I also heard a cricket chirping in my share box! Haven’t found it yet, and not sure where it is. Always an adventure with farm food!

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Gleaning Day

A few weeks ago, Gleaning Day marked the end of the CSA season at Bee Heaven Farm. It’s a fairly laid back event. CSA members bring a covered dish for a potluck lunch, and prowl the farm to pick what’s left.

Searching through dried up vines for the last of the heirloom tomatoes.

It was a sunny, hot Sunday morning, and people were already out in the vegetable beds looking for things to pick by the time I arrived. CSA members who had done this before came prepared. They were wearing hats and sunblock, and carried bags and containers for their loot. It’s best to pick first and hang out later before everything is gone and it gets too hot. Pretty much everything was up for grabs (unless it was roped off with pink ribbon). Heirloom tomatoes were the most popular and were the first to go.

An assortment of heirloom tomatoes.

I found a patch of tomatoes that somehow got overlooked, and started picking. My plastic bowl filled up with Green Grape, Podland Pink, Brown Berry and Speckled Roman tomatoes, to name the ones I know. They were perfectly ripe and warm from the sun. I ate a few too, and they tasted so good!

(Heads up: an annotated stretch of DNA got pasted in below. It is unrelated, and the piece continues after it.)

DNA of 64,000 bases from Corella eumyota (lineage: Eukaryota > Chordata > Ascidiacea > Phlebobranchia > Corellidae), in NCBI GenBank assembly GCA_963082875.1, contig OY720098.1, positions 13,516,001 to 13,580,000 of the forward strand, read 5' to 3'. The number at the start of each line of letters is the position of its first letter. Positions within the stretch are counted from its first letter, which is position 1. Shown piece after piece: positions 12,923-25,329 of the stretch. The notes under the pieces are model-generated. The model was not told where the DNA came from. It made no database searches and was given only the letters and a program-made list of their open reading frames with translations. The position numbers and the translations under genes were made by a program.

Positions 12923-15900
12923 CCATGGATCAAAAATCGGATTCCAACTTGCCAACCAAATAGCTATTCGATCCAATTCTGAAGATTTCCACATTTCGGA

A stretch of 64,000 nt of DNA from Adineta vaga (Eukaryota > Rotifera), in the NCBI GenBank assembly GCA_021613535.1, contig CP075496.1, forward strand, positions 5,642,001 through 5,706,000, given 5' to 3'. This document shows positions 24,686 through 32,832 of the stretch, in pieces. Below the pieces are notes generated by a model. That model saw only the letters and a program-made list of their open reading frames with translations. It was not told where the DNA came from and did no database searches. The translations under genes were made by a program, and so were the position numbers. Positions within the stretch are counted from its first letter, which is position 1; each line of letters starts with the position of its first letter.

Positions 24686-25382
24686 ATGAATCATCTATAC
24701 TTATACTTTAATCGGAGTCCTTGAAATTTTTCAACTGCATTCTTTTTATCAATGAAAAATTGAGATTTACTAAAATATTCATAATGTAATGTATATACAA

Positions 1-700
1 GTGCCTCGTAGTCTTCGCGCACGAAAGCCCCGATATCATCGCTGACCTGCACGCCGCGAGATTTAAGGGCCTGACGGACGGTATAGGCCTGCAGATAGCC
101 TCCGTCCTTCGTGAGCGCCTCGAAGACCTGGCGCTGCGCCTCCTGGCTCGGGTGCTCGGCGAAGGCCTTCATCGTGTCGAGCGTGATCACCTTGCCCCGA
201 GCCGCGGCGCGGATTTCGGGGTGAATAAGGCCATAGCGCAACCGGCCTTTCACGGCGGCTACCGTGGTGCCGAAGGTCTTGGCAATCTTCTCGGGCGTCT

Nearby, a boy and his mother were working hard to pull up a parsnip. The boy looked up and saw my container, and the tomatoes I was putting into it. “Give it to me!” he said. I laughed and kept picking. His mother gave him a look. “Where did you get that?” he asked me, still with a demanding tone. “From home,” I said. The mother asked if there were containers in the barn. I said there might be something, and suggested they bring back a trowel for the parsnips. They headed off to the barn, and I took a try at the parsnips. Carrots come out fairly easily, but parsnips hold on for dear life and feel like they are cemented into the soil. I dug with fingers and with the bottle opener on a pocket knife I’d brought — and got nowhere. The mother and son didn’t come back. Parsnips 2, people 0.